A Few Words with Fuwa

by Ry Beville

Shibusashirazu Orchestra is more than music. A spectacle of the senses that includes Butoh, cabaret-style dancers, stage props (like a huge inflatable dragon that bobs above the audience), an unlikely ‘orchestra’ of musicians and a frazzled, slouched conductor in the center of the carnival, the group has thrived as a distinctly Japanese phenomenon on international stages for over two decades. With internet video now able to disseminate their performances to viewers worldwide, their recognition will likely grow further. It’s clear from the videos, though, that the magic of the show abides in the live moment. Shibusashirazu Orchestra must be experienced in person.

The origins of S.O. weave back to live performance, albeit in somewhat less spectacular fashion. And the center of it then, as now, was that wiry, gray conductor, Fuwa Daisuke. Actually an upright bassist heavily immersed in jazz traditions, Fuwa is often seen backstage at musical festivals, sitting on the ground quietly smoking a cigarette or reading. When not conducting, he still plays the bass with a stripped-down version of his orchestra that simply goes by the name Shibusashirazu, roughly translated as “knowing no cool.”

The smaller unit also plays freestyle jazz, but much more intricately and impressively than the orchestra orgasm that typifies the festivals. Intimate neighborhood jazz clubs provide a perfect setting. At Airegin in Yokohama, a monthly venue for Shibusashirazu, Fuwa sits down at the old table, explaining, “I love drinking, but I’ve got to drive home tonight,” as he sips some water. “Normally, I’d love a beer.”

Perpetually disheveled, with drooping, world-weary eyes, Fuwa always seems exhausted, and yet somehow also intensely focused, as if on some knot in his mind he’s trying to unravel. He thinks back to the beginning.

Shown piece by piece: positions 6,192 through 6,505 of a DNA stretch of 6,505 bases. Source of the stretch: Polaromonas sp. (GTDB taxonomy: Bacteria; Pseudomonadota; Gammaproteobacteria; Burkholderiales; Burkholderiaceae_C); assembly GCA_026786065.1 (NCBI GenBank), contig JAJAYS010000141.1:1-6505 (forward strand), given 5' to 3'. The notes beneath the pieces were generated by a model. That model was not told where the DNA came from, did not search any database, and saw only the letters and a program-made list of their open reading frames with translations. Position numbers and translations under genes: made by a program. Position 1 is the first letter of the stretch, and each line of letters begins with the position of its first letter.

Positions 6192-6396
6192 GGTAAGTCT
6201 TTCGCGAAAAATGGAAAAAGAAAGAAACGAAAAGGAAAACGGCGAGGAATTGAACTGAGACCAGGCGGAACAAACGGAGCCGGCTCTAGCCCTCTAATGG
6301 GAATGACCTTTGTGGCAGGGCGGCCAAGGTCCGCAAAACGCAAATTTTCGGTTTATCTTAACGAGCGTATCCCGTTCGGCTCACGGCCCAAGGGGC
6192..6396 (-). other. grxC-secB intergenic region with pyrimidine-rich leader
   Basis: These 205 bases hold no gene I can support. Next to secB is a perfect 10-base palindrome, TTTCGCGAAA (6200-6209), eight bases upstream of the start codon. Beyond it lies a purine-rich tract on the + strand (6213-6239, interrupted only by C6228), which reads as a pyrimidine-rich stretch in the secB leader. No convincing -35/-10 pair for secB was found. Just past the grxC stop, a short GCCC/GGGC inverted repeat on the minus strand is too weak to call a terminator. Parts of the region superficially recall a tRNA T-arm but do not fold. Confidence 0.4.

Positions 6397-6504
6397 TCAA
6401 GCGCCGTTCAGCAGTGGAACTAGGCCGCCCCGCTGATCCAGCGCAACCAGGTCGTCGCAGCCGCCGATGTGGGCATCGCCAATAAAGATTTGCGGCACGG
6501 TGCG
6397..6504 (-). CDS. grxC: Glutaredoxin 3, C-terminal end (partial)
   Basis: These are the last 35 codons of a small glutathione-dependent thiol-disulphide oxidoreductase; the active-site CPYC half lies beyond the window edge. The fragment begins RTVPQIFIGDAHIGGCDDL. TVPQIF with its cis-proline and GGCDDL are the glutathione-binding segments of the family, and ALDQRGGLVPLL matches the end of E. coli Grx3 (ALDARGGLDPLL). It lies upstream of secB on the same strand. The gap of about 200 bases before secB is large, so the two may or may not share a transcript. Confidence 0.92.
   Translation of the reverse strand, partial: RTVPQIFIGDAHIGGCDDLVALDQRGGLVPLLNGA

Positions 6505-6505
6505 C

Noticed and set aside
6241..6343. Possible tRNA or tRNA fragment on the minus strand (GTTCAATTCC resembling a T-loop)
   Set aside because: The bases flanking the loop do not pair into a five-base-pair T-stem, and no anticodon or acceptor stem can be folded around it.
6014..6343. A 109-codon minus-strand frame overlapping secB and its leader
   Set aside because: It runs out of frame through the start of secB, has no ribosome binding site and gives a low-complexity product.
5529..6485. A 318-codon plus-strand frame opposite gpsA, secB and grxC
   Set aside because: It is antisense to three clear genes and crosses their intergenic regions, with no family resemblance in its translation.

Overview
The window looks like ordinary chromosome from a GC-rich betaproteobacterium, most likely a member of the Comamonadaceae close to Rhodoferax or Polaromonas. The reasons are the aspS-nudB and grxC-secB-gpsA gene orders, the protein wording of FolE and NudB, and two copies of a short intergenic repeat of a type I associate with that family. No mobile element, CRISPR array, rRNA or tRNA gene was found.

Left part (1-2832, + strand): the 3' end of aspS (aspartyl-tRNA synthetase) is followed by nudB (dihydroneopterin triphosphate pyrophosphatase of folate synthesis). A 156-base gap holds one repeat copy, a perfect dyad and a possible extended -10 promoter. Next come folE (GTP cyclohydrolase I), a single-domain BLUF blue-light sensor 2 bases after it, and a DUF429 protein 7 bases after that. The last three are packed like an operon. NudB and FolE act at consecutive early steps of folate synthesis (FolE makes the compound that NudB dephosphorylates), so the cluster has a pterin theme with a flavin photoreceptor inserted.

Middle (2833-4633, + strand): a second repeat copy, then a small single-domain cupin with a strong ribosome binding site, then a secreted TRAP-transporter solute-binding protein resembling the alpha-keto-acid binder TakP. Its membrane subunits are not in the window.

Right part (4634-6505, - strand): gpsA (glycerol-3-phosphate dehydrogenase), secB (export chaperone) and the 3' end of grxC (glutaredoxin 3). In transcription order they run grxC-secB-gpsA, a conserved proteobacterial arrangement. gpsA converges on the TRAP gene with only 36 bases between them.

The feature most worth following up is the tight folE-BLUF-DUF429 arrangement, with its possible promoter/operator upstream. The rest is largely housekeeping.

“We started back in 1989, for an underground theater in Kichijoji called Hakken no Kai. We were to be the live orchestra for a production there, but also occupied the vacant seats. We played again about a month later at Mandala, another club in Kichijoji. Some of the members from that second session have stayed on over the years. A few have passed away.”

It was the height of the bubble years in Japan, and both the timing and location seem appropriate now. From beneath all the excess and arrogance of that age grew an act perhaps best described as Dadaist. Kichijôji, meanwhile, is still today a locus of underground music and counter-culture activity, with locally-grown artists like Miyake Yohei keeping the spirit alive.

“The Butoh and other stage performers didn’t join us until later. I think it was the Honmoku Jazz Festival in Yokohama, back in 1993. But we’ve always been around performers. We started in the theater, after all. And most of what we do is shibai ongaku (performance music). I leave the choreography completely up to them.”

It’s a curious description for music created by some of Japan’s finest jazz musicians, including the likes of Katayama Hiroaki. Electric violinist Katsui Yuji also graces the orchestra’s ranks, and has been doing so since even before he joined the psychedelic jam act Rovo, with whom he is mostly closely associated.

“We had over 100 members come and go over the years, but these six or seven years, the same core members. I write many of the songs alone. At our jam sessions, others bring their own ideas to the music. The format of the live setting changes our sound, and we have lots of different formats. As a band, though, we don’t really practice. We just play live.”

When asked which artists he’d like to jam with, his eyes light up briefly, “Lots of them, lots of them.”